The other day, a group of Orthodox Christian activists burst into a sculpture show in the centre of Moscow to protest against supposedly blasphemous representations of Christ among dozens of artworks from three non-conformist Soviet sculptors exhibited there. They harmed a few graphic works but no damage has been done to the sculptures.
The protest outraged a number of Russian intellectuals who as one spoke against this mediaeval ISIS-style vandalism, expressing hopes the law would not dismiss the protesters unpunished.
It is not the first time that it happens, and it will be happening more and more often in Russia. Don’t look so surprised and indignant. The rise of art vandalism in Russia is as obvious and predictable as Putin’s next presidential term.
Whenever a big idea takes hold of a collective mind, art that contradicts this idea gets destroyed. It happened when Christianity became the official state religion in the Roman Empire; it happened in the wake of the French Revolution; it happens today in the Muslim Caliphate of the ISIS; and it takes place in Russia, dizzy from its illusions of grandeur amid bulldozed geese and incinerated peaches.
As any religion is, ultimately, just a therapeutic practice to fight the fear of death, destruction of art is its unavoidable consequence. It’s like a lease of premises which is the fixed cost of running a shop. The more people believe in your version of god, the safer you feel about your own choice of religion, the more purpose and sense you find in life and the less you fear death. Anything that contradicts your version represents doubt, and doubt equals a renewed fear of death, and people most afraid their beliefs are in danger start crushing statues and burning books. This also explains why fresh converts are often more violent than established believers, and why religious fanatics are most dangerous immediately after they’ve won a war or went legal.
It practical terms, it means that artworks should be better guarded, removed to safe heavens, and not exhibited in places with a high concentration of religious activists (not religious people!), because you never know what their god may whisper into their activist ear tomorrow.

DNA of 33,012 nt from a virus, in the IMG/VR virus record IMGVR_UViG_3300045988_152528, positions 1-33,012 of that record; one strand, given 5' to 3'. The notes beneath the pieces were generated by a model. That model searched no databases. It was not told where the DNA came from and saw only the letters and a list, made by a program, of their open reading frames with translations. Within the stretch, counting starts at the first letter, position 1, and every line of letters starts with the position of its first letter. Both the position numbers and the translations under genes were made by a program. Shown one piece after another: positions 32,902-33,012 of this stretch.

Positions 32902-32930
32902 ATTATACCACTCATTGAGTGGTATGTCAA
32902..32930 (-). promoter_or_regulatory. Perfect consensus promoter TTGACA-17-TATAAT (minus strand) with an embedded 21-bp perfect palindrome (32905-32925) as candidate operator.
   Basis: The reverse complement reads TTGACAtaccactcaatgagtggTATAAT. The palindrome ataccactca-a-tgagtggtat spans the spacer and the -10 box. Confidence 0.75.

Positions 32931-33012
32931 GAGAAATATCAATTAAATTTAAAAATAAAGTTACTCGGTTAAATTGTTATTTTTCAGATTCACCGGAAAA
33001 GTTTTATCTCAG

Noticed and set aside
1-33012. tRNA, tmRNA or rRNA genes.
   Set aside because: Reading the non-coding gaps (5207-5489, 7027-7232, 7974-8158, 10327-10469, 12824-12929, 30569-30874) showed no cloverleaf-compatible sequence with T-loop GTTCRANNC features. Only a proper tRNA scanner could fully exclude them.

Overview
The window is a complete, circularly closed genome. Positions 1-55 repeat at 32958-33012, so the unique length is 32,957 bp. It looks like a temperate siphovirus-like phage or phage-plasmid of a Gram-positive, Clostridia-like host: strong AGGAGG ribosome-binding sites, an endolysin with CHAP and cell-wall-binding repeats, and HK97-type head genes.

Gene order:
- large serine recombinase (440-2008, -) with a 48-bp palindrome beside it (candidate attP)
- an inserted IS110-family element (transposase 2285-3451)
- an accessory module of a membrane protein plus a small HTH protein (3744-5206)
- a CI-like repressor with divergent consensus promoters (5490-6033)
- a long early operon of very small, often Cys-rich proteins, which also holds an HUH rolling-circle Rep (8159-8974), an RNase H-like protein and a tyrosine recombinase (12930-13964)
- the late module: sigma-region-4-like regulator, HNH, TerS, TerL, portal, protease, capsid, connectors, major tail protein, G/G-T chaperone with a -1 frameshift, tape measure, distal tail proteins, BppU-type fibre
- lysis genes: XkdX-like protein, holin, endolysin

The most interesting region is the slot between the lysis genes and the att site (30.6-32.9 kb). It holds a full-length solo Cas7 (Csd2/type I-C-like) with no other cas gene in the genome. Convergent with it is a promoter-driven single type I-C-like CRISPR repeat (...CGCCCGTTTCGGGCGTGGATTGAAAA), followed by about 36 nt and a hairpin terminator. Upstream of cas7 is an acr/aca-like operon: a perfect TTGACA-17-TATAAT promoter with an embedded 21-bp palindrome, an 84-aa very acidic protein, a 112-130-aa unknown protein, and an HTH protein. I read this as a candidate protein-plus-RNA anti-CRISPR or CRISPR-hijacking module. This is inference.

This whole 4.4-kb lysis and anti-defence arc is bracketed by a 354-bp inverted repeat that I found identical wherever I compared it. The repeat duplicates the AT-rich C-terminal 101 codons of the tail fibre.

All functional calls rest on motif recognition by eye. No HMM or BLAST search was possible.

There are and can be no religions of peace, because a peaceful religion has a zero chance to survive.
It doesn’t mean, of course, that all Christians, Muslims, or Buddhists are intolerant of artworks created by people with a different worldview. It just means there will always be a varying share of people within these (or any other) religions who believe destroying art and killing unbelievers is their duty and a path to salvation and life eternal.
It is the reality, and artists need to adapt to it, just like European couples visiting Dubai learn not to kiss in public, albeit sometimes in the hard way. Leaving a country with a lot of religious activists for a country with a few of them is also an option.
In the very distant future, when the human life expectancy climbs up to 250 years, there would be less fear and more tolerance. What’s important is that we find practical ways to protect controversial art until then.
I welcome alternative opinions, unless they are accompanied by death threats, of course.
In the meantime, here are Vadim Sidur’s sculptures that made the Christian vandals go bananas:
Does any one of them seem blasphemous to you?
Once, I seriously contemplated buying a sculpture by one of the three artists (Nikolai Silis), but didn’t go for it because of value concerns (the price seemed too high given that uncountable copies of the original version had been made by the sculptor).
This is Don Quixote. The daisy in his hand can be replaced by a live flower. In fact, you can change flowers in his hand as often as you want. It is an interactive artwork that can be an icon of curiosity and interest in life in all its forms.